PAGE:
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At Jewish Nursing Homes, Staff Arrested for Stealing from Senile Residents

New York State Attorney General Eric Schneiderman has arrested six crooks accused of robbing New York nursing home residents — including two who stole from patients suffering from dementia at Jewish nursing homes.

One of the alleged thieves, Channel Francis, is accused of charging thousands of dollars in purchases at Macy’s, Best Buy and other stores to the credit cards of three residents at the Parker Jewish Institute for Health Care and Rehabilitation in Queens, New York.

And Jason Battaglia, a former employee at Gurwin Jewish Nursing and Rehabilitation Center in Long Island, allegedly stole a necklace off a 95-year-old Gurwin resident suffering from Alzheimer’s disease, before an apparent change of heart led him to return it to a colleague, saying he’d found it on the floor.

“Nursing home residents are amongst our state’s most vulnerable citizens,” Schneiderman said in a statement about the arrests. “It is reprehensible for caregivers to steal from defenseless residents in order to line their own pockets.”

The two alleged thefts at Jewish nursing homes were announced alongside arrests of employees at four other nursing homes, including one clerk at the Kings Harbor Multi-Care Center, and the director of social services at the Far Rockaway Nursing Home in Queens. The arrests were unrelated, but all took place in recent weeks.

Francis, 40, obtained the personal information of three residents at Parker Jewish in September of 2013. The Attorney General’s office believes that she got the information from an employee of Parker, according to a spokesman, but has not been able to identify the individual.

In a statement, Parker Jewish said that they have participated with the Attorney General’s investigation, and that the home itself had contacted authorities when administrators learned that some residents may have had their credit card information stolen. Parker Jewish said in its statement that Francis was never an employee of the home, and said that it has not received “information confirming that a Parker employee was involved.”

According to a felony complaint filed in New York City Criminal Court in Queens County, Francis added herself as an authorized account holder on credit cards owned by the three residents, telling the credit card companies that she was related to the victims. One of the victims suffered from dementia; another could not speak as the result of a brain injury. Francis allegedly charged between $3,000 and $4,700 on each of the residents’ cards, buying an iPad mini and a computer, among other goods.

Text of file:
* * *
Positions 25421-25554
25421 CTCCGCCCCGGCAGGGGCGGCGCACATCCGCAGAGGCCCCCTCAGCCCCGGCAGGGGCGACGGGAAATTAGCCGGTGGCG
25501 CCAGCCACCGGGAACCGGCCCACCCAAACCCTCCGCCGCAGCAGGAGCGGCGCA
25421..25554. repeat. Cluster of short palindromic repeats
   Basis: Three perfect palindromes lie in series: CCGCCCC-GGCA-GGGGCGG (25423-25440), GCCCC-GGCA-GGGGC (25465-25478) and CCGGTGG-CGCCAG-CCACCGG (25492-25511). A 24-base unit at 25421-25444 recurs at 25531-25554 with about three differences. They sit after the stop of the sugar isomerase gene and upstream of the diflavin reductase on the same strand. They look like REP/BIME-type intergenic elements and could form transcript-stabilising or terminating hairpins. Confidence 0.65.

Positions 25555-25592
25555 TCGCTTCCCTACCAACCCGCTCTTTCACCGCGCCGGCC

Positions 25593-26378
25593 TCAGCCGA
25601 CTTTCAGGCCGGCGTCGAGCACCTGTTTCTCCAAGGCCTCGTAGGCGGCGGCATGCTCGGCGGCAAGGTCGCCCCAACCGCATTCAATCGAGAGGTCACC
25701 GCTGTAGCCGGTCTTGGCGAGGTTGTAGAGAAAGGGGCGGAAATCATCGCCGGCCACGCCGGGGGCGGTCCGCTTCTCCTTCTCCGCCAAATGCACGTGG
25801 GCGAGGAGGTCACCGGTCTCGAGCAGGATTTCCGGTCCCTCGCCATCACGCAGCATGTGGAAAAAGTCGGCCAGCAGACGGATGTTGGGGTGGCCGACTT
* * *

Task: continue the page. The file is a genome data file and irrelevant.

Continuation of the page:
Prosecutors filed two counts of identity theft and one count of scheme to defraud charges against Francis on October 7. She has pled not guilty and remains in custody. Francis’s attorney, Katie Ringer, did not respond to a request for comment.

Battaglia, 32, was charged October 11 in Suffolk County district court with grand larceny, among other crimes, following the June incident at Gurwin, a Jewish nursing home in Commack, Long Island. According to court documents, Battaglia was employed at Gurwin as a licensed practical nurse at the time. Prosecutors say a certified nurse aid saw Battaglia take two necklaces off the neck of a 95-year-old woman suffering from Alzheimer’s disease, and return only one.

Another certified nurse aid told investigators that they saw Battaglia leave the room with the necklace.

A third colleague, a registered nurse, told investigators that Battaglia later returned the necklace, claiming he’d found it on the floor of the dining room.

According to the complaint, Battaglia admitted to a detective that he had initially intended to trade the necklace for drugs, but then pretended to have found it and returned it.

Battaglia has pled not guilty to the charges. His attorney, Roger Rothman, declined to comment. A spokesperson for the nursing home confirmed that Battaglia is no longer employed by Gurwin Jewish.

Contact Josh Nathan-Kazis at nathankazis@forward.com or follow him on Twitter, @joshnathankazis.

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